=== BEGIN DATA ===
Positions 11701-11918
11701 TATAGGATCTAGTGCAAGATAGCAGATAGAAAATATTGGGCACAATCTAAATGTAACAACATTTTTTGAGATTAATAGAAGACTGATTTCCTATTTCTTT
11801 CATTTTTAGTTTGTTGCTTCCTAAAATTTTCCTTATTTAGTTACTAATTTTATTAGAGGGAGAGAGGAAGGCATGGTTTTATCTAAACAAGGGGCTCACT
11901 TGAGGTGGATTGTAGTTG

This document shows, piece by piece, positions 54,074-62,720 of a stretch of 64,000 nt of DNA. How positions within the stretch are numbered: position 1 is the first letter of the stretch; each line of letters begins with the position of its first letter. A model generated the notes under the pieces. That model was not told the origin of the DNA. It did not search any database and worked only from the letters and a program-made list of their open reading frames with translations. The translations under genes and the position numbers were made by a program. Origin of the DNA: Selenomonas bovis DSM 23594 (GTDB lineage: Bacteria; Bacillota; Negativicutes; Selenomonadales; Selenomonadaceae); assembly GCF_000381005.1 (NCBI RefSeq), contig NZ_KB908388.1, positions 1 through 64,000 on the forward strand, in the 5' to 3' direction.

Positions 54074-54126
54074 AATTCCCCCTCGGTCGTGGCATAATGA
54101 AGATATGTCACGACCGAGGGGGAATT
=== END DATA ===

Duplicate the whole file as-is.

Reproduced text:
Positions 11701-11918
11701 TATAGGATCTAGTGCAAGATAGCAGATAGAAAATATTGGGCACAATCTAAATGTAACAACATTTTTTGAGATTAATAGAAGACTGATTTCCTATTTCTTT
11801 CATTTTTAGTTTGTTGCTTCCTAAAATTTTCCTTATTTAGTTACTAATTTTATTAGAGGGAGAGAGGAAGGCATGGTTTTATCTAAACAAGGGGCTCACT
11901 TGAGGTGGATTGTAGTTG

This document shows, piece by piece, positions 54,074-62,720 of a stretch of 64,000 nt of DNA. How positions within the stretch are numbered: position 1 is the first letter of the stretch; each line of letters begins with the position of its first letter. A model generated the notes under the pieces. That model was not told the origin of the DNA. It did not search any database and worked only from the letters and a program-made list of their open reading frames with translations. The translations under genes and the position numbers were made by a program. Origin of the DNA: Selenomonas bovis DSM 23594 (GTDB lineage: Bacteria; Bacillota; Negativicutes; Selenomonadales; Selenomonadaceae); assembly GCF_000381005.1 (NCBI RefSeq), contig NZ_KB908388.1, positions 1 through 64,000 on the forward strand, in the 5' to 3' direction.

Positions 54074-54126
54074 AATTCCCCCTCGGTCGTGGCATAATGA
54101 AGATATGTCACGACCGAGGGGGAATT